Charles Glass, a reporter with deep knowledge and experience in the Levant and author of the “excellent” (Chomsky) book Tribes With Flags, writes of Syria in The Intercept,
“Diplomacy is better than war, and the outside powers who have been using Syria to fight their proxy wars must agree in Geneva or Vienna that enough is enough. The U.S., Russia, Iran, Turkey, Britain, France, Saudi Arabia, and Qatar have all played their parts in destroying Syria. It is up to them to end this war that has cost as many as 310,000 lives. No one is winning. No one can win. They provide their clients with the means to fight the war. And they can cut them off.
The question since March 2011, when the first protests began in Syria, is what to do with President Bashar al-Assad. The reason the West, Saudi Arabia, and Israel wanted to dispose of him had nothing to do with dictatorship or repression. Nearly all Arab governments are repressive dictatorships, but only Syria was not a U.S. satellite. Only Syria had a strategic alliance with Iran, dating to Hafez al-Assad’s decision to support Iran against Saddam Hussein in 1980, long before the West declared him a pariah. Syria supported Hezbollah in Lebanon, where it repelled Israel’s invasion in 2006. And the U.S. still had a score to settle with Hezbollah, which turned out to have staged the bombing of the Marines in 1983 and to have kidnapped American citizens like myself in the years that followed.”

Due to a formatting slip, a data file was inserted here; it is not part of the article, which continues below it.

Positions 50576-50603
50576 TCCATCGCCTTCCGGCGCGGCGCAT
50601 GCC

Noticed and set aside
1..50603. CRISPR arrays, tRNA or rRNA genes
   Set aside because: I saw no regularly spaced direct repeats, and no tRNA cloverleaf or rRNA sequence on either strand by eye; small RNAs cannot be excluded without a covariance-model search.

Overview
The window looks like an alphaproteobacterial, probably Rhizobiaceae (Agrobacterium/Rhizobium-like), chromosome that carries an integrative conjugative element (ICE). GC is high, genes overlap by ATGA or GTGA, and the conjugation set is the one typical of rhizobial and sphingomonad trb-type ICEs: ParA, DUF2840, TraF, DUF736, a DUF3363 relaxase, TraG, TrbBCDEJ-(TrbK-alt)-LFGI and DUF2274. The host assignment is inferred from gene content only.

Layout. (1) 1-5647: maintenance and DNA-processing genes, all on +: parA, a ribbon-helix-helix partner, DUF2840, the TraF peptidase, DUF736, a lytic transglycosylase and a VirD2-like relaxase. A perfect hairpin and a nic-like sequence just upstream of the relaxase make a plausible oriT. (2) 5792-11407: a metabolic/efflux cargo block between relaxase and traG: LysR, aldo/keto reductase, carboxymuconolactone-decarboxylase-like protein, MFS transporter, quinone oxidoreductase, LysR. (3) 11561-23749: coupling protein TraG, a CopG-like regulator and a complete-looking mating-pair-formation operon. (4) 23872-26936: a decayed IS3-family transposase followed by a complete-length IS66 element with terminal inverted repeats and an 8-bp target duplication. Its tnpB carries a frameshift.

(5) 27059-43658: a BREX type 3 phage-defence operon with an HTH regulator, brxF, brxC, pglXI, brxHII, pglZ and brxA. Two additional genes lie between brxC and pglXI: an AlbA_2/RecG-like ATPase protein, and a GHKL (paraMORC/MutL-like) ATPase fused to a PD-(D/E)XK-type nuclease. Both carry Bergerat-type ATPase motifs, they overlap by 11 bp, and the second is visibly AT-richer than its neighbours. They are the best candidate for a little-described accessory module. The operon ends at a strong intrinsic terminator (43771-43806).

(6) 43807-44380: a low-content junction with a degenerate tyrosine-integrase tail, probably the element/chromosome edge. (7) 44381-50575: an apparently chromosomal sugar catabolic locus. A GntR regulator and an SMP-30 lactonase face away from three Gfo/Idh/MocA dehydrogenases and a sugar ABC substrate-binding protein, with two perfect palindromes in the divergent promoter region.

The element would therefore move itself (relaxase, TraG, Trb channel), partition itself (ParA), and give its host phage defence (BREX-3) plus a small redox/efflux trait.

My only caution in relation to his analysis is to note that it has never been clear to me that Washington aimed for the overthrow of Assad. If only for pragmatic reasons, it seems to me that the White House has instead favored a policy of stalemate – resulting of course in a cruel waste of life.
Glass quotes a friend in Aleppo who told him that “You [that is, the West] have sent hell to us.” An acknowledgment that the jihadi threat was provoked and indirectly generated by the 2003 invasion of Iraq and the approach to Syria held by the U.S. and its allies since.